Hackers attacked the Fairfax County Public Schools computer system and placed ransomware on some of its systems, a school district spokesperson said Friday.

The district, which serves 189,000 students in northern Virginia, said it had recently learned of the attack and it is working with its security experts to investigate the scope of the attack and determine what information was stolen. Ransomware is software used to steal and then threaten publication of data or block access unless a ransom is paid.

“We are taking this matter very seriously and are working diligently to address the issue,” FCPS spokeswoman Lucy Caldwell said in a statement. “We have retained leading security experts to help us investigate the matter and recover from the situation. We also are coordinating our efforts with law enforcement authorities. The protection of our students’ information is a top priority for Fairfax County Public Schools.”

According to InfoSecurity magazine, the hacker group MAZE posted on its website that it had successfully infiltrated the school district’s site with ransomware. The group offered proof of its attack by uploading a zip file of data it stole from the school system, the magazine said.

The district said it was working with its security experts and the FBI to determine the impact on its data. It said it will notify affected parties based on the results of the investigation.

“We currently believe we may have been victimized by cyber criminals who have been connected to dozens of ransomware attacks in other school systems and corporations worldwide,” the district wrote in an email to everyone in the school system Friday evening. “We will work with law enforcement to the fullest extent to prosecute any individuals or groups that attack our systems.”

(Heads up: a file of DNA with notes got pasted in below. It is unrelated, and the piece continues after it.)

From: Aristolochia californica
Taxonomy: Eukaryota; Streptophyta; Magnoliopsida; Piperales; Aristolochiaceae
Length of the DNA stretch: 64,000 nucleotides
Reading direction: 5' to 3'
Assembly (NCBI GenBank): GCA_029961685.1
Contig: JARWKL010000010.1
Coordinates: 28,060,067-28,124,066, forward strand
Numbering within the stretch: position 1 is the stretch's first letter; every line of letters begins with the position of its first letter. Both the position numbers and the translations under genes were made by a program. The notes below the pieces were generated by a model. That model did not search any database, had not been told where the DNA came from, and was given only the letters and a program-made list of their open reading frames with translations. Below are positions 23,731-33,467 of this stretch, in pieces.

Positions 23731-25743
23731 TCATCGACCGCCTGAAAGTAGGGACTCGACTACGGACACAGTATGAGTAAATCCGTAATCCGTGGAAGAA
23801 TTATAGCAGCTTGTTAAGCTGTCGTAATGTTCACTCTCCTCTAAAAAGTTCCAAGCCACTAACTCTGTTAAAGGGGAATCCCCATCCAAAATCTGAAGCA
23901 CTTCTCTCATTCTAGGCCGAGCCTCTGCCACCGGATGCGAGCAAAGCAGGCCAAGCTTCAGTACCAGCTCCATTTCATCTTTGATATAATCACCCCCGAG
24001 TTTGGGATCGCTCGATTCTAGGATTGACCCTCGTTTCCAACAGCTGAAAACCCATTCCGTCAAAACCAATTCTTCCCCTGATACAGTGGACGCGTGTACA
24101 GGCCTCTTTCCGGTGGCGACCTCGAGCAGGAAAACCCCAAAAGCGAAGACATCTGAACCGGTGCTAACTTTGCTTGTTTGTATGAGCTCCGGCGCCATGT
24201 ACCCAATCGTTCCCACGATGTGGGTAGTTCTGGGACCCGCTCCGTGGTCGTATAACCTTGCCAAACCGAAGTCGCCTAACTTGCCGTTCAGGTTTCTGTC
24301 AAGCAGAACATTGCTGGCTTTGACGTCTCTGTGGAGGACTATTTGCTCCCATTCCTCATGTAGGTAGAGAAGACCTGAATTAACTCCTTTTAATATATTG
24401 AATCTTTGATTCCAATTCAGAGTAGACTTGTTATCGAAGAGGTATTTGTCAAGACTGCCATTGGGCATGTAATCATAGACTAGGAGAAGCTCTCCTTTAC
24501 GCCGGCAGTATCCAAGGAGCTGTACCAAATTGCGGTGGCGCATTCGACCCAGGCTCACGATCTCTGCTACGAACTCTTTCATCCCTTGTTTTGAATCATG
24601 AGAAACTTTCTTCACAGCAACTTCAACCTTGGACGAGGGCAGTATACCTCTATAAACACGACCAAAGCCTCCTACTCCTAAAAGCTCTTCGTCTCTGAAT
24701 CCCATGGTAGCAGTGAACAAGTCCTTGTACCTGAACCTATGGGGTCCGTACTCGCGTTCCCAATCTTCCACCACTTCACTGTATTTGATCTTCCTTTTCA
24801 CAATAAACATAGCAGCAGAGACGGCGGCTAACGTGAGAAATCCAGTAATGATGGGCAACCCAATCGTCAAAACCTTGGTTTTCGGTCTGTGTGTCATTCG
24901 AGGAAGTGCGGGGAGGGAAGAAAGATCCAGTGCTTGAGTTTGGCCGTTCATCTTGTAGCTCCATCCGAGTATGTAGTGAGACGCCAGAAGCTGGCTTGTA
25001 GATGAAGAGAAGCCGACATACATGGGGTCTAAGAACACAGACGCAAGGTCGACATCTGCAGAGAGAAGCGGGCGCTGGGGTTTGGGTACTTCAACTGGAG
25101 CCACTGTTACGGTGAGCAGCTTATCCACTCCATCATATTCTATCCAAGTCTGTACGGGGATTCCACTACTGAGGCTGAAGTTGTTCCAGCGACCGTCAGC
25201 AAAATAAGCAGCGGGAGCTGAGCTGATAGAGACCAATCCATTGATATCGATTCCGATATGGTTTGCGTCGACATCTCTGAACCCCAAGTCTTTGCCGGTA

District officials did not immediately respond to questions about whether the security breach interrupted online learning Friday or whether it would affect the resumption of online learning next week. The district also did not immediately respond to questions about the nature of the demand made by the hacking group.

Tina Williams, president of the Fairfax County Federation of Teachers, said in a statement that the union was “shocked to learn that the FCPS system has been hacked.”

“This is deeply alarming for our community and we urge FCPS to swiftly resolve the issue, take every action possible to maintain the safety of employee and student data and information and keep the FCPS community informed of all developments,” she said.

This is the second major computer problem for the school district this year. In April, the school district’s technology chief stepped down following a badly flawed rollout of its online learning. The attempt to introduce distance learning in response to the coronavirus pandemic was beset by massive technological glitches, privacy breaches and online harassment. The district was forced to halt classes for several days to address all of the issues.